Rosalie Peck was the youngest of 10 children. Raised in St. Petersburg, she attended local all-black schools - Jordan Elementary and Gibbs High School. After being turned away from a local business school because of her race she traveled to Washington, D.C., to attend Cortez Peters Business College. Fifteen years after graduating from Gibbs High School, Rosalie was chosen by the Ambassador Club, along with Frankie Howard to promote integration by attending the all-white St. Petersburg Junior College (today’s St. Petersburg College) in 1961. Years later, Peck recalled both the anxiety and fear she felt, but knew after her first day of classes that she was, as she said, “in my element.” Her confidence eventually led her to Bethune-Cookman College and then to Atlanta University for her master’s degree followed by a successful social work career.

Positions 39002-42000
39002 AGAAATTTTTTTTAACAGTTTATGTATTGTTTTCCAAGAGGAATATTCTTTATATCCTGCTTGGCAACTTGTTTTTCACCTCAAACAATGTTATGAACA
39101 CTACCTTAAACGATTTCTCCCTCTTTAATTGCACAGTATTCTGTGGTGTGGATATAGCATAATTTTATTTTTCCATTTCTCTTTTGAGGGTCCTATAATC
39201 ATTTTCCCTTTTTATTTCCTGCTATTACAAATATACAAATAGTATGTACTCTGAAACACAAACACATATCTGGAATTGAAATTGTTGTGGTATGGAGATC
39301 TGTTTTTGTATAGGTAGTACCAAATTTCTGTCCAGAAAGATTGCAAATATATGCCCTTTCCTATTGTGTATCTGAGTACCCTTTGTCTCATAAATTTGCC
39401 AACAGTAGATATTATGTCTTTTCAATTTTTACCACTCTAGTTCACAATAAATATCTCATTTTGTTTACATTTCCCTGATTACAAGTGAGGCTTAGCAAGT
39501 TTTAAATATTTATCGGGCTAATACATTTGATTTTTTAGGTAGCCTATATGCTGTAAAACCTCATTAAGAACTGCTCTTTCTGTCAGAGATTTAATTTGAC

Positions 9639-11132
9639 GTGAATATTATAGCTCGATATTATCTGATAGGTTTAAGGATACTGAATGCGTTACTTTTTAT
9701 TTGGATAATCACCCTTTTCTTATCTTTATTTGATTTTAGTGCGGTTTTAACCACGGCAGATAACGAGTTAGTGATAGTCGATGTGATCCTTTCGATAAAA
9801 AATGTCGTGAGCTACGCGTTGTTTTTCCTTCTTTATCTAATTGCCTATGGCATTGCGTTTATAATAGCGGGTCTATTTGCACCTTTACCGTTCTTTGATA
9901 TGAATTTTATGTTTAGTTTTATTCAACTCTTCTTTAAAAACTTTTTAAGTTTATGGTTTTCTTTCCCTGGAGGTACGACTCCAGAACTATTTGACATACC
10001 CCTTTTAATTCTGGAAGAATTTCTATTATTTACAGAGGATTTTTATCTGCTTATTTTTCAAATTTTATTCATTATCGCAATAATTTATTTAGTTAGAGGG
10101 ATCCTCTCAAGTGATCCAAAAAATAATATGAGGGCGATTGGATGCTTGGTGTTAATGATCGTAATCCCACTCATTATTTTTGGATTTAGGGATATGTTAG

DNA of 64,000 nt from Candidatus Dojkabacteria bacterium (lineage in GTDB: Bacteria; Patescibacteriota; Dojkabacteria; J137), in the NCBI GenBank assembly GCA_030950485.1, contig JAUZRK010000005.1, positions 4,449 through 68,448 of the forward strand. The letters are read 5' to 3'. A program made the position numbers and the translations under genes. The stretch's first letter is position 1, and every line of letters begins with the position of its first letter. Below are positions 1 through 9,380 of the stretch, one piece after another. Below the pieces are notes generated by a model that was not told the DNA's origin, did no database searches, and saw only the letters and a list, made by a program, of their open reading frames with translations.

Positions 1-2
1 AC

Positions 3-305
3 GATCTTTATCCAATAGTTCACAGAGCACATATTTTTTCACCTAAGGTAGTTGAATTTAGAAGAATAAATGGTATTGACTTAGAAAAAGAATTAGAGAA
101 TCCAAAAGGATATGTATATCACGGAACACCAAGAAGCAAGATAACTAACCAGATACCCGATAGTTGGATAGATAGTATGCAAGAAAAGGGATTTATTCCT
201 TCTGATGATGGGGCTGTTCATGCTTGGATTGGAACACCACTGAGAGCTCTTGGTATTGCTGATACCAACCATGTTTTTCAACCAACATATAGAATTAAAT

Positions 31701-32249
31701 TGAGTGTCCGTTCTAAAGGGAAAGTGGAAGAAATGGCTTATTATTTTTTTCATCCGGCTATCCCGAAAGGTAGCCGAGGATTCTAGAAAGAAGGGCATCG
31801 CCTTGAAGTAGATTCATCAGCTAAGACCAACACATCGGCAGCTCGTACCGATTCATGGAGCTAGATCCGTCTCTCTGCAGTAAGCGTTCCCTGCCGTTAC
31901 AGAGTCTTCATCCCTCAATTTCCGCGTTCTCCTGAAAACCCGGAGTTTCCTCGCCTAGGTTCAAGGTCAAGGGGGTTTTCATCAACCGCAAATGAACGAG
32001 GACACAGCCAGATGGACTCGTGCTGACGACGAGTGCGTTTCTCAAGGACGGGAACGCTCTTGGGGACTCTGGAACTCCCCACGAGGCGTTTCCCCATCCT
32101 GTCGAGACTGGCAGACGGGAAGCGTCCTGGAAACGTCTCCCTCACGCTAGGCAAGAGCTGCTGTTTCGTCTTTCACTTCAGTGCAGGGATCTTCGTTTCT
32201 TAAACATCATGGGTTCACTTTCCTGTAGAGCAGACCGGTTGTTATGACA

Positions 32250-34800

She also co-authored with my dear friend Jon Wilson two books: “St. Petersburg’s Historic 22nd Street South” and “St. Petersburg’s Historic African American Neighborhoods.”
Published by The History Press
In this companion volume to St. Petersburg's Historic 22nd Street South, Rosalie Peck and Jon Wilson share stories of people who built these thriving communities, and offer a rich narrative of hardships overcome, leaders who emerged and the perseverance of pioneers who kept the faith that a better day would arrive.